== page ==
Friday, 30 November 2012

The Fool, The Beatles and the Story of Apple Boutique






The Fool were a Dutch art/design/music collective who had a tremendous impact on London psychedelic scene between 1967 and 1968. Although mostly known for their work with The Beatles, they also designed stage clothes and album covers for Cream, The Move and Incredible String Band. They also designed clothes and interiors for various films and theatre performances and they even recorded an album. The Beatles were such fans of their work, that they left them in charge of their Apple Boutique - with disastrous results.
The Fool consisted of Marijke Koger, Simon Posthuma, Yosha Leeger and Englishman Barry Finch - Leeger's fiancee. Koger was a 'leader' of the group.



Marijke Koger in 1966

Koger, born in 1943, started painting and making her own clothes in her early teens. She dropped out of school at the age of 15, and went to work as a graphic artist at various advertising agencies in Amsterdam. She started her first boutique, The Trend in Amsterdam, at the age of 18 with her friend from school, Yosha Leeger. Around that time, she met Simon Posthuma. Soon after, the three moved , first to Ibiza, and then, after receiving a grant from Von Palland Foundation, to London. The year was 1966. In London, they met Simon Hayes of Mayfair Publicity who took interest in their work, and introduced them to many of his rock star clients. He also brought in Barry Finch as an informal manager. In a short time, The Fool were designing stage clothes for The Hollies and Procol Harum. Later, they were commissioned to design tour program covers and clothes for Cream as well as to customise their instruments.



Cream and their stage gear designed by The Fool, 1967





Pages from program for Cream's first American tour, 1967


Cover for 5000 Spirits or The Layers of Onion by The Incredible String Band, designed by The Fool, 1967


Cover for The Move's album by The Fool, 1967

In 1966, Graham Bond - organist and lead singer of Graham Bond Organisation, introduced Marijke to Tarot, which became an important influnce on her work. It inspired the name for the group, The Fool. Indeed, Tarot, alongside Art Nouveau will prove to be the biggest infuence on The Fool's work (as well as a vast intake of LSD, of course). Meanwhile, the word about The Fool was spreading. Their graphic designs were receiving a lot of attention.




Fashion drawing, 1966




Love Life, Offset poster, 1967


Lucy, Offset poster, 1967




 Illustration from a program of Brian Epstein's Saville Theatre, 1967

The illustrations The Fool did for Saville Theatre, which belonged to Beatles manager Brian Epstein, brought them to attention of The Beatles themselves. John Lennon and Paul McCartney came round one evening to Marijke and Simon's place, and were absolutely mesmerised by the psychedelic paintings on their armoire. Soon after, The Fool were commissioned to paint John Lennon's piano..


1967

...and to paint a mural around a fireplace in George Harrison's house, Kinfauns in Esher.





1967

George Harrison's wife, Patti Boyd, and her sister, Jenny were both fans of The Fool and did some modelling for them.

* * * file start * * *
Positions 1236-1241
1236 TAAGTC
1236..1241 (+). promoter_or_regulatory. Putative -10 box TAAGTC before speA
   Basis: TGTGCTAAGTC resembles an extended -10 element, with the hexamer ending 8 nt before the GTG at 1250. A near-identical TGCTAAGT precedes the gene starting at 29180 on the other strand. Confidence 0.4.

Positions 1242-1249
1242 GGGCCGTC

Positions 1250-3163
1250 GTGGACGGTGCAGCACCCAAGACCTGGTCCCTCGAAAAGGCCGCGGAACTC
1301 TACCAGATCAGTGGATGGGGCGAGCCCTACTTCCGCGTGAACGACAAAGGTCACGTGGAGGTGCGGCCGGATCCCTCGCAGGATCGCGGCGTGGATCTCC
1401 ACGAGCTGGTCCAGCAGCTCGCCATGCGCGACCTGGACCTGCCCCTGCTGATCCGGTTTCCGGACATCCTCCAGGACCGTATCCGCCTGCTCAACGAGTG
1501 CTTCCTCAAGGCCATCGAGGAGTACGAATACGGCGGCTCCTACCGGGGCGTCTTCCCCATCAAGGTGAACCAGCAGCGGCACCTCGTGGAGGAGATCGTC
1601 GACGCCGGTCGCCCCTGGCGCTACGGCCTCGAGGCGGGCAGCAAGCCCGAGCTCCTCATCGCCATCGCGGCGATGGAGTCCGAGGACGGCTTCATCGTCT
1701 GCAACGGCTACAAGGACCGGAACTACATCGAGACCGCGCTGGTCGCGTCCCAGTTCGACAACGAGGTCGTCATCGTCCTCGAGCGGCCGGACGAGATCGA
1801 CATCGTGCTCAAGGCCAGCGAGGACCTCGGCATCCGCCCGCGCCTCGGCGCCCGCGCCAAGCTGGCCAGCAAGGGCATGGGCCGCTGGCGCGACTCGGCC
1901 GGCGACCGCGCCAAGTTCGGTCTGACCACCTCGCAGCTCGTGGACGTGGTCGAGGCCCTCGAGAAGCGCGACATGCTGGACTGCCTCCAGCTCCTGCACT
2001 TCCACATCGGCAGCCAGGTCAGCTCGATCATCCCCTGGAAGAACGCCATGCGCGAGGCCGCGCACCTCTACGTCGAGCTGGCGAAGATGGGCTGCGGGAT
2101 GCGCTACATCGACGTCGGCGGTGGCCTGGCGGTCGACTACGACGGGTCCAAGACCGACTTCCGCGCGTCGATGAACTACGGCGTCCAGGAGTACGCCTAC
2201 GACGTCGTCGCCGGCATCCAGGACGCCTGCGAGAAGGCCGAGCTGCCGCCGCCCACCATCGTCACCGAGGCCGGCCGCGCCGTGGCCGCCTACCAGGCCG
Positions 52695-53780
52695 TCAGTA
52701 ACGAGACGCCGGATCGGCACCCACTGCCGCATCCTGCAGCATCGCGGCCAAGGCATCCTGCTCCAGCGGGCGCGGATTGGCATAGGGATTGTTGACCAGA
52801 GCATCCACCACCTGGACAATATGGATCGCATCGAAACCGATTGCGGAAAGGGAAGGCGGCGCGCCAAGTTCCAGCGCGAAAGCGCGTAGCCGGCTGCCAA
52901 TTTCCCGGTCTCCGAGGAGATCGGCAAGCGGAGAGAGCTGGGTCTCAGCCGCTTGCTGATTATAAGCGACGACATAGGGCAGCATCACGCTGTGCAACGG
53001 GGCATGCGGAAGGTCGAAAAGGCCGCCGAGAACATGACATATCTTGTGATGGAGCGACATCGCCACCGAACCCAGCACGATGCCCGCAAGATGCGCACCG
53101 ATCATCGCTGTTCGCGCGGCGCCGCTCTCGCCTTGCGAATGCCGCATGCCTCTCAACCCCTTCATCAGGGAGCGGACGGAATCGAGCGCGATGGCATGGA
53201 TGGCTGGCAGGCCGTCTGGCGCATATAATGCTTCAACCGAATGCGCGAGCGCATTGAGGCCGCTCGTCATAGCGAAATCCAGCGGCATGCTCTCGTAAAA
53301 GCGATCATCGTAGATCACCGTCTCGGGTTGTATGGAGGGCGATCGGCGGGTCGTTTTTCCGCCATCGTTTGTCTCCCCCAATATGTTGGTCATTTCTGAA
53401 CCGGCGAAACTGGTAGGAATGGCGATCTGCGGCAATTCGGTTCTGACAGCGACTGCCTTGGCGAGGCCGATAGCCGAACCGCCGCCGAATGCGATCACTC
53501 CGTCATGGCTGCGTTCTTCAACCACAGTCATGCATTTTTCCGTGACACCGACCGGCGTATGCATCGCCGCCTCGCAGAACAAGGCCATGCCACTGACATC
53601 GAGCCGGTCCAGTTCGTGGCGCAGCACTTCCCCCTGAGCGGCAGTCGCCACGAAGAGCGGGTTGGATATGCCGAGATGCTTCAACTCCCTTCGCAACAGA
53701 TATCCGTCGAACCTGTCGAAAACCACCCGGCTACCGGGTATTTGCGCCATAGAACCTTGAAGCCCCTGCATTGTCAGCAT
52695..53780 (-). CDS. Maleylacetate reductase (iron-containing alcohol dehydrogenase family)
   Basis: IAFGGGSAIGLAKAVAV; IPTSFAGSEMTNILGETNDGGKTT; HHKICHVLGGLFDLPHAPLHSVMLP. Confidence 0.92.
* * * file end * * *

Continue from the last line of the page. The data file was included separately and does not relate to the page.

Jenny and Patti Boyd , 1967

 Jenny Boyd briefly worked in Apple boutique


The Fool designed a lot of clothes for The Beatles throughout 1967 , for example, psychedelic tunics they wore for their recording of "All You Need Is Love" for Worldwide Telecast..


In Anthology, Ringo complains that his outfit was so heavy, he could hardly play drums! You can see Marijke and Simon among the crowd. Marijke is actually credited with playing a tambourine on the song.

The Fool also designed clothes The Beatles wore in 'I Am The Walrus' clip in Magical Mystery Tour.



They were also invited to appear in the clip of "A Day In The Life". In fact, they were commissioned to create an inner sleeve for Sgt. Pepper, but their design was not used.
The Beatles were such fans of  The Fool's work, that they made them star designers for their new Apple Boutique. The Fool were supposed to design everything - clothes, interior of the shop as well as the exterior.






However, their three-storey psychedelic mural of an Indian goddess proved too distracting for the drivers, and Westminster Council ruled it to be painted over. The Baker Street building was eventually painted plain white. Apple Boutique opened in December 1967. Like everything The Beatles did, the opening was a high profile media event.





The impressively attired gentleman you see at 0.12 is John Crittle, the owner of Dandie Fashions (and future designer for Beatles' Apple Tailoring). He is followed by moustachioed Eric Clapton.

 George Harrison and Pattie Boyd at the opening party

Jenny Boyd (bottom) with Beatle wives Pattie Harrison, Cynthia Lennon and Maureen Starr modelling Apple boutique designs, 1968.


The clothes designed by The Fool for Apple Boutique were absolutely outlandish and very expensive.


Designs for Apple Boutique, 1968


Costing details from John Lyndon's book detailing all the expenses for various Fool clothing items


Although the shop had many visitors, people rarely bought anything, treating it more like a tourist attraction. The Fool had very little idea about how to run a business, and the shop started losing money very quickly. Marijke and Simon were using the most expensive fabrics available which made clothes ridiculously expensive.For example, they ordered silk labels for all the clothes. Paul Gorman writes: When the shop's manager - Pete Shotton - a long-term Beatles associate who had been in Lennon's first band, The Quarrymen - pointed out that silk labels would double the price of the clothing, Lennon snapped back, "We're not buisness freaks, We're artists" (Paul Gorman, The Look - Adventures in Rock and Pop Fashion, Adelita edition, 2006, p 46).